To no surprise, the report revealed a very toxic workplace inside CBC whereby flagrant disrespect and abuse of power by Mr. Ghomeshi toward other employees ran rampant. It was noted that such behavior was condoned by management for years despite having policies in place to address.
Not only did CBC management fail to enforce its own Behavioural Standards, they also ignored staff complaints against Mr. Ghomeshi by not acting or investigating when they should have.
As detailed in the findings,
“CBC failed to live up to its obligations to provide its employees a workplace that is free from disrespectful and abusive behavior”
With the news, the public broadcaster has further cemented it’s notoriety in becoming the “poster child” of what not to do when handling workplace harassment issues.
As I read through the report, 2 questions stuck in my head, and that is.…
- How does a large sophisticated organization like CBC commit such workplace blunders?
- How did Mr. Ghomeshi’s troubling behaviour go unchecked for so many years?
I believe corporate politics and workplace culture has a lot to do with it.
This is common in many workplaces as well as in life – money, power and greed can lead to intentional blindness. Senior executives at CBC chose to turn a blind eye because frankly, Mr. Ghomeshi was a money-maker.
This is the downside of corporate politics whereby personal interests prevail with a disregard for the greater good. Without the right values instilled and modeled from the top, the wrong ones will permeate throughout an organization at the expense of personal integrity and the well-being of employees who work there.
In essence, CBC allowed a tumor to grow with ferocious power in the workplace. A culture of fear, silence, disrespect and mistrust was then created.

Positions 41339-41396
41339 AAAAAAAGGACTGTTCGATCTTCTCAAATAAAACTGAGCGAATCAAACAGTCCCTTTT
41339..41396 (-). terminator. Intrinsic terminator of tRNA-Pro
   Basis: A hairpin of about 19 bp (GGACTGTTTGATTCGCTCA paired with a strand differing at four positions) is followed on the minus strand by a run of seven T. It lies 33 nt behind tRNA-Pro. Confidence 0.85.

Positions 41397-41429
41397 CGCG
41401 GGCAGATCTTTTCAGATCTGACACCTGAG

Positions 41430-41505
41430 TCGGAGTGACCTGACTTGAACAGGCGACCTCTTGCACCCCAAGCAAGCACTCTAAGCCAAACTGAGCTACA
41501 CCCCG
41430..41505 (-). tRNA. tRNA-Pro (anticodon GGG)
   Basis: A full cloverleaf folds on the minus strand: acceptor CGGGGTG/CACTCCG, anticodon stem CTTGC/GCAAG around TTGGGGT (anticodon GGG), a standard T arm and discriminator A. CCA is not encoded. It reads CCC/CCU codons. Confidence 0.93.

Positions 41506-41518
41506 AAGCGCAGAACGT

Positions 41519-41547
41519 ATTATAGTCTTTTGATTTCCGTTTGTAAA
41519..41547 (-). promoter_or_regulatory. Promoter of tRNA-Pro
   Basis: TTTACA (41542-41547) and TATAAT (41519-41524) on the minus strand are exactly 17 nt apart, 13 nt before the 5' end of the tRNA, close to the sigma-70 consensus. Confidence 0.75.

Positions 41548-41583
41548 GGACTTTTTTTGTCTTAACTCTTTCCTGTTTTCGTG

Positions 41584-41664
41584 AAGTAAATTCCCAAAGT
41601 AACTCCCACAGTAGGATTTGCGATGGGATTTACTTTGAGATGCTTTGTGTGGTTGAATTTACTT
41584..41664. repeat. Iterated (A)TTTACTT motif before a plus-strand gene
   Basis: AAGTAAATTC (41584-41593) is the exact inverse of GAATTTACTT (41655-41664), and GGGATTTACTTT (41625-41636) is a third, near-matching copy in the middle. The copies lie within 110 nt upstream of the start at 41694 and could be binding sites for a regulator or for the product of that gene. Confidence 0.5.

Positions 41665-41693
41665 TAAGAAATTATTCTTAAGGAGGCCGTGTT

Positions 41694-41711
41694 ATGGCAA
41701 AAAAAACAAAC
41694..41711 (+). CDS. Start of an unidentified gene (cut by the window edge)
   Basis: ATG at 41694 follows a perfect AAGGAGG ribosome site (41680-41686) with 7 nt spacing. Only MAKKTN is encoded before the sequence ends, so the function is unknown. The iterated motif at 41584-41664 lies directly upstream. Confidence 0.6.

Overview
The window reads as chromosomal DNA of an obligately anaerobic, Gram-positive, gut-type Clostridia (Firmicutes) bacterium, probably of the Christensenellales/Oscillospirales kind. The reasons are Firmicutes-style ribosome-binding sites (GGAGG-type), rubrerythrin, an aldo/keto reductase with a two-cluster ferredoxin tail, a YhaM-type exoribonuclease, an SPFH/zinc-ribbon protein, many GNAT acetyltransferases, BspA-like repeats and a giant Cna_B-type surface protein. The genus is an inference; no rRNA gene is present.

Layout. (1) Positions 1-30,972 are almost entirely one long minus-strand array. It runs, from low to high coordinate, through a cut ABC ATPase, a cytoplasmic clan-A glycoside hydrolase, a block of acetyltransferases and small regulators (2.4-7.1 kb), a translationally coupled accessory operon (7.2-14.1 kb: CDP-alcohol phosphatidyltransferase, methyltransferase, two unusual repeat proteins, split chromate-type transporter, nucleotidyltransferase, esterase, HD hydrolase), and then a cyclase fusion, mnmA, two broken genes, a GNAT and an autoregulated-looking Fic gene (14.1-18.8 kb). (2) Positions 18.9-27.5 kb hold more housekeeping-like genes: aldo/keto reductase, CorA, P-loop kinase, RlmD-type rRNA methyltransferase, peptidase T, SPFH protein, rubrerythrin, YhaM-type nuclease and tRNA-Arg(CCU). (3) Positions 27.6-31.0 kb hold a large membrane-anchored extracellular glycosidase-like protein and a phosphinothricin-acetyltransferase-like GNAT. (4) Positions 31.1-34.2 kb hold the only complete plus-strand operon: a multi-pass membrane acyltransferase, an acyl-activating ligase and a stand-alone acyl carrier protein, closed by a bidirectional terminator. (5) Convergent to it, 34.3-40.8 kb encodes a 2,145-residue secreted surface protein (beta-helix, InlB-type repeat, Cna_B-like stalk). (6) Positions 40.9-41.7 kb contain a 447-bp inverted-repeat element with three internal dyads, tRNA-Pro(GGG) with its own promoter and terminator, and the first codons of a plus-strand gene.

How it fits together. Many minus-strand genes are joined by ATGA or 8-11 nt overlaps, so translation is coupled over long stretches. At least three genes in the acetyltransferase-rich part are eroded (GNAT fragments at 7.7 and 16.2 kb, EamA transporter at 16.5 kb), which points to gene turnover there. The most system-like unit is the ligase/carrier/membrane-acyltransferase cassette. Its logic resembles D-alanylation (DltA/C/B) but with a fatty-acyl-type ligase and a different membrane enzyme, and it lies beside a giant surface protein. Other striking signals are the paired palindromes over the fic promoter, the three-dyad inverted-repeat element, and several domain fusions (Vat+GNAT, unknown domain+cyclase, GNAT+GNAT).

Let’s imagine for a second, if an internal investigation was conducted by CBC at the outset, knowing what you know of the politics and culture inside, do you feel it would have been done properly and objectively?
This is a key challenge with internal workplace investigations that I see based on my years in corporate HR. I will examine this area in greater detail in a future post. Before then, just some tips from my point of view…
For CBC to regain any credibility in fulfilling it’s duty to protect workers and ensure a safe and harassment-free work enviornment, the tone needs to be set from the top and executives need to start “walking the talk”.
Policies and procedures set must also be consistently followed, otherwise, they become meaningless and will not help to lessen an employers’ exposure to liabilities…something CBC is learning the hard way.
Please check back in May for a continuation of this blog series.
* Please note the content shared in this blog post is for general information only and does not constitute legal advice.
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